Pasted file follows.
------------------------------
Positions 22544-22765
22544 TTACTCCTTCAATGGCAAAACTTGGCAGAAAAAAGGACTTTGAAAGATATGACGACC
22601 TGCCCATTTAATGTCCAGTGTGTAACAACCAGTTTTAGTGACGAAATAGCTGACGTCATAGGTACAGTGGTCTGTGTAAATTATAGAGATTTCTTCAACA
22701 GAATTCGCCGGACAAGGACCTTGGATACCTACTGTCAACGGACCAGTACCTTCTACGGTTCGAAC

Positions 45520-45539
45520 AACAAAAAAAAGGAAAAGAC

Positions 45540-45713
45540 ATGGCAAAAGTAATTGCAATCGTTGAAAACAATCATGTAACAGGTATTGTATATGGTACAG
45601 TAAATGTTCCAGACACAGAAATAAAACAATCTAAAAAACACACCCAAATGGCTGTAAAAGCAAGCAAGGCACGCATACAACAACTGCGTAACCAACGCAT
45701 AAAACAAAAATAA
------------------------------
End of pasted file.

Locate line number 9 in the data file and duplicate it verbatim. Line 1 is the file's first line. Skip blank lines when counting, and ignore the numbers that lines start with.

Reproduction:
45601 TAAATGTTCCAGACACAGAAATAAAACAATCTAAAAAACACACCCAAATGGCTGTAAAAGCAAGCAAGGCACGCATACAACAACTGCGTAACCAACGCAT